Home Data-Driven Thinking Device Bridging And Geofencing: A Buyer’s Perspective

Device Bridging And Geofencing: A Buyer’s Perspective


thierrycornetData-Driven Thinking” is written by members of the media community and contains fresh ideas on the digital revolution in media.

Today’s column is written by Thierry Cornet, partner portfolio manager at UM.

The market is awash with mobile ad networks claiming to be specialists in geolocation and, more recently, device bridging.

But pulling back the curtain can reveal an unpleasant surprise: There is often more sales spin than actual technological capability in these categories.

It can be very difficult to separate the wheat from the chaff in this space, but there are some specific points on each technology that should be part of every buyer’s conversation.

Device Bridging

The prospect of being able to identify a unique user on their tablet, phone and desktop computer, and to know that an individual is linked to each of these devices, is a compelling proposition.

There’s a solid body of research that shows the benefits of cross-device exposure, especially for branding objectives. Companies in this space claim to use an individual’s unique attributes to “bridge” their various devices and attribute them all to the same user. This is commonly done using in a deterministic fashion using login data, such as mail service linked across devices, or probabilistically, using external predictive signals, such as a Wi-Fi router that serves several devices.

While deterministic methodology isn’t bulletproof, it does tend to produce more accurate results compared to probabilistically using technology based on statistics. Although probabilistic methodology claims to offer greater scale of matched devices, this isn’t always true.

Many of the companies in this space cite impressive “accuracy rates,” but keep in mind that the accuracy rate has nothing to do with the actual number of users exposed on multiple devices. Instead it simply measures the likelihood that the devices on which the exposures occurred belonged to the same person. For this reason, it’s a good idea to look to partners that are third-party-verified by companies such as Nielsen or comScore.

One core factor critical to the success of a publisher matching devices at scale is how much PC inventory they have, which is usually ample, plus the amount of mobile inventory they have, which is often sparse. This is a major contributor to the low reach of unique users across devices that can be found in these campaigns.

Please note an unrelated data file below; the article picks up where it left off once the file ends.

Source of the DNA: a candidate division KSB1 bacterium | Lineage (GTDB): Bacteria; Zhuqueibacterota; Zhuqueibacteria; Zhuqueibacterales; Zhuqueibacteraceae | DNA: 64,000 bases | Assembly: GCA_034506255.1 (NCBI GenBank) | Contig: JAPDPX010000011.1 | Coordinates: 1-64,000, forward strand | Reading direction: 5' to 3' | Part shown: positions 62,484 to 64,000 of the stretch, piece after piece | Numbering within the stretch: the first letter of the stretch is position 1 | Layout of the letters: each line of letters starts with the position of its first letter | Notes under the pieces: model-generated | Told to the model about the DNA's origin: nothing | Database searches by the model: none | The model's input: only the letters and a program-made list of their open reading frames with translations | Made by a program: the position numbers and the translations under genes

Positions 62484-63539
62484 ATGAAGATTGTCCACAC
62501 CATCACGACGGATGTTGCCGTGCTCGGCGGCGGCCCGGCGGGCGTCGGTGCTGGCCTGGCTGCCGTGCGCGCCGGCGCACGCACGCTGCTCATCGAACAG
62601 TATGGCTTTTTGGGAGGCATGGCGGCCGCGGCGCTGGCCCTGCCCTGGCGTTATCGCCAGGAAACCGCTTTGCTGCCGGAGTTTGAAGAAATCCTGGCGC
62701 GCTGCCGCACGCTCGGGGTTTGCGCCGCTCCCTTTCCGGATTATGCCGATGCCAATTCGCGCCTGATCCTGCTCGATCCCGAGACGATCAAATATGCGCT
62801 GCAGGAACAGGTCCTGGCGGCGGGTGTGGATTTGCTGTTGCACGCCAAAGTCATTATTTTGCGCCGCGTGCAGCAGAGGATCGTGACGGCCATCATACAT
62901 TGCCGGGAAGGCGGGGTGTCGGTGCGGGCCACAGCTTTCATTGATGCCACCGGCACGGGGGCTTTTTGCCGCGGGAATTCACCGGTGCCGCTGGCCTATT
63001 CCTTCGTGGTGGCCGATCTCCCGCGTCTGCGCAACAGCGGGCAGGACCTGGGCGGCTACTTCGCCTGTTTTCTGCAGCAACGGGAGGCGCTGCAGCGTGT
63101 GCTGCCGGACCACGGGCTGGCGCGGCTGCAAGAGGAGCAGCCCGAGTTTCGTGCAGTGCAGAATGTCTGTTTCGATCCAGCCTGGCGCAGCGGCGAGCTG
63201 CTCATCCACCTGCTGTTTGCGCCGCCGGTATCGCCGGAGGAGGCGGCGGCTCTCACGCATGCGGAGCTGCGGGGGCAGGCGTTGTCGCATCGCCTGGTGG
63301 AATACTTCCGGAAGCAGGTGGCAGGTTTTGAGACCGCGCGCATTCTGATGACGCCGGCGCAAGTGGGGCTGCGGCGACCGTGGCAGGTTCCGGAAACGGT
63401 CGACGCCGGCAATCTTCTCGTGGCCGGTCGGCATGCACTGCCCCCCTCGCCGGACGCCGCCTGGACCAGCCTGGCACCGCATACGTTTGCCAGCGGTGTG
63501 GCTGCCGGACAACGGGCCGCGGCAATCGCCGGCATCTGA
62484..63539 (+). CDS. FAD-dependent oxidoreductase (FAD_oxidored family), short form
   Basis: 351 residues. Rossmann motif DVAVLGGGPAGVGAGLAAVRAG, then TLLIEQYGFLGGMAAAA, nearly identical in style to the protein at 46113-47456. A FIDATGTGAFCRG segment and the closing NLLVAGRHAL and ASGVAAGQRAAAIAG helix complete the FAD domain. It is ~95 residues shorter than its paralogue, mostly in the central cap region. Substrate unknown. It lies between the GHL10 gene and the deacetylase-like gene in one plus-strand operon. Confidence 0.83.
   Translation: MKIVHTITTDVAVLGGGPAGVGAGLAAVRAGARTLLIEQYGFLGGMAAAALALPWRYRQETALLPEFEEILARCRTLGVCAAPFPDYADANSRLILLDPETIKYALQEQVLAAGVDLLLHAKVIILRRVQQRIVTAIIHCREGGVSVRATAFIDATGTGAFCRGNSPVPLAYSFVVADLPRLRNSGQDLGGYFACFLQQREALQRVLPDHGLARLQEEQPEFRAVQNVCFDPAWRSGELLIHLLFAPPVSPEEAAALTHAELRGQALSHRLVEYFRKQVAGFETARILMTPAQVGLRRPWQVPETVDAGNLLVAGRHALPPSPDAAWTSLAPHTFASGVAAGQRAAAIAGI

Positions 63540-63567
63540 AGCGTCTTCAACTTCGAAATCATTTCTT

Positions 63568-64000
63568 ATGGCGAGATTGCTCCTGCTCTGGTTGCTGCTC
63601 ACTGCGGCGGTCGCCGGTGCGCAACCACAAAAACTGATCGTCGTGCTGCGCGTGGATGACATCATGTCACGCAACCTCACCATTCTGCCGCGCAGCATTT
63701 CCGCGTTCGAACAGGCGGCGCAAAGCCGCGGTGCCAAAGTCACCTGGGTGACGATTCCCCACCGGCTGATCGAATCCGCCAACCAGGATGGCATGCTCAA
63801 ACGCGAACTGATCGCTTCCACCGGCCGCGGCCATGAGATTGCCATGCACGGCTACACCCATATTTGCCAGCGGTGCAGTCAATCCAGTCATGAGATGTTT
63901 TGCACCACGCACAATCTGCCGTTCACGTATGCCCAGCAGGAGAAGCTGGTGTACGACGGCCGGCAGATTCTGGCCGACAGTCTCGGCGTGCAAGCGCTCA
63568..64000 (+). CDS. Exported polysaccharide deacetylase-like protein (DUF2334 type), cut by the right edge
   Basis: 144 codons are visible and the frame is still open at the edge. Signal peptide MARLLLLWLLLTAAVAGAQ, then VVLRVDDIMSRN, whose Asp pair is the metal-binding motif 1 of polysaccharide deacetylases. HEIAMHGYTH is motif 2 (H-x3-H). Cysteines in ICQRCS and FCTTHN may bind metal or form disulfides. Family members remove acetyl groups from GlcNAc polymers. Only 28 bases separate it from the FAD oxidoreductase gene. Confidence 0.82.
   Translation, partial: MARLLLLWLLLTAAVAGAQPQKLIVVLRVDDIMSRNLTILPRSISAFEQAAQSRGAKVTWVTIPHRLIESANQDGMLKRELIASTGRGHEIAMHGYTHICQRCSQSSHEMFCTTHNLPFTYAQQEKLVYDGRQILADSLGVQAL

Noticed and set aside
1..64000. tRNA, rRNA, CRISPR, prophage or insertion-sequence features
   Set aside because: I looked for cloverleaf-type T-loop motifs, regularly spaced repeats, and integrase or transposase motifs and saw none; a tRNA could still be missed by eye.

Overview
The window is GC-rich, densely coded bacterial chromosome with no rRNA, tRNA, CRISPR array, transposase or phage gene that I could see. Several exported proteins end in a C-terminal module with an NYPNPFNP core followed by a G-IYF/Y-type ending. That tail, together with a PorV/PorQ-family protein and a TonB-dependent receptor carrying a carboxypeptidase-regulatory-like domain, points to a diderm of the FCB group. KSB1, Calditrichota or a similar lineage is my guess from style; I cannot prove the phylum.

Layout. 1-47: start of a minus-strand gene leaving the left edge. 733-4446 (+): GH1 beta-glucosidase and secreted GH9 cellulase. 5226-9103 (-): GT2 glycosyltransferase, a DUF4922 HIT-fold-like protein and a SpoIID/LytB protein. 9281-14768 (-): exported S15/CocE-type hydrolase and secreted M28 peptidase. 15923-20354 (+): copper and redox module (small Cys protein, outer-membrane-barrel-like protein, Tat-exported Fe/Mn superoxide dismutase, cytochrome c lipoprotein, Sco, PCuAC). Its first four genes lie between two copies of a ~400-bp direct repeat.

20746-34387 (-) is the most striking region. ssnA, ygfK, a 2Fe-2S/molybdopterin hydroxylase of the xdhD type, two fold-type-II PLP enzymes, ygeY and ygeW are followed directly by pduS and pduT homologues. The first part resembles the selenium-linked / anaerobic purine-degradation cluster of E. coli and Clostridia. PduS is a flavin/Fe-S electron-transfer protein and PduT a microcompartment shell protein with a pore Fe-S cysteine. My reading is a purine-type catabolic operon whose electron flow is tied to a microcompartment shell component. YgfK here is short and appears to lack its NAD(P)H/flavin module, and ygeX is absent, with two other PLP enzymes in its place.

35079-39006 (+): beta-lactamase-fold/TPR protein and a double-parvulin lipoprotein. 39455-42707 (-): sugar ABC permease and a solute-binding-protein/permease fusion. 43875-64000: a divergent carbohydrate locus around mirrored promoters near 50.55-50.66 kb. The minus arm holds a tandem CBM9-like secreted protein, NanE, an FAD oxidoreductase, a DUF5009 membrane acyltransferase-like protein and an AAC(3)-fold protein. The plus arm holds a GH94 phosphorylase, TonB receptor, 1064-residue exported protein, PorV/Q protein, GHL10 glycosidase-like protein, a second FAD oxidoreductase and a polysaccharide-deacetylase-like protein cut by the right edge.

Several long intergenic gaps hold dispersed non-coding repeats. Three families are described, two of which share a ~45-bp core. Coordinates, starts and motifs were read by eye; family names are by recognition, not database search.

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For campaigns where device bridging is a consideration, media buyers need to be sure to negotiate for a solid percentage of unique users who will be exposed on more than one device upfront. Buyers can’t assume that just because they’re using a device bridging specialist, the majority of those reached will be bridged users; they need to get an upfront guarantee.


Location accuracy was a hot topic in 2014, and although it may no longer be in the limelight, the accuracy issues remain prevalent in the marketplace today.

The IAB issued a good set of questions [PDF] that every buyer should ask a geolocation targeting provider. The high-level conclusion one will reach after digging into the various location methodologies is that the most accurate data that you can buy at scale today is GPS-based data. The tricky part is that there are several ad networks that promise to tightly target whatever location you want, including something as specific as a storefront or parking lot. The reality, however, is often much different.

Various geolocation vendors may tell you that they have an accuracy rate out to several decimals, or are accurate within a certain number of meters, all of which sound good but can be confusing. What isn’t discussed is that those accuracy figures are often theoretical at best; they represent the absolute peak of what the technology can potentially deliver.

You can prove this point by looking at your location history on your own smartphone. This information is GPS-based, with Wi-Fi, so it’s the best data you can get without having beacons deployed. As you can see from the examples below, a location can span several city blocks worth of storefronts, which is far from the promise of being able to reach a very specific audience.

For this reason, buyers need to approach geofencing with caution. Advertisers are very likely going to have a high degree of inaccuracy, especially in denser urban areas.

Buyers should rethink strategies through several lenses. Would they purchase a billboard outside a specific location and would they be OK with targeting users who merely have the opportunity to see a billboard? That’s about as accurate as an advertiser can hope for with any scale.

Using an “audit” partner, be it qualitative via panels that allow their locations to be tracked, or quantitative with location tags that verify the precision and accuracy of latitude and longitude data within 100 meters, can also be helpful to advertisers. These partners can help ensure their location investment is at least appearing in the right general area.

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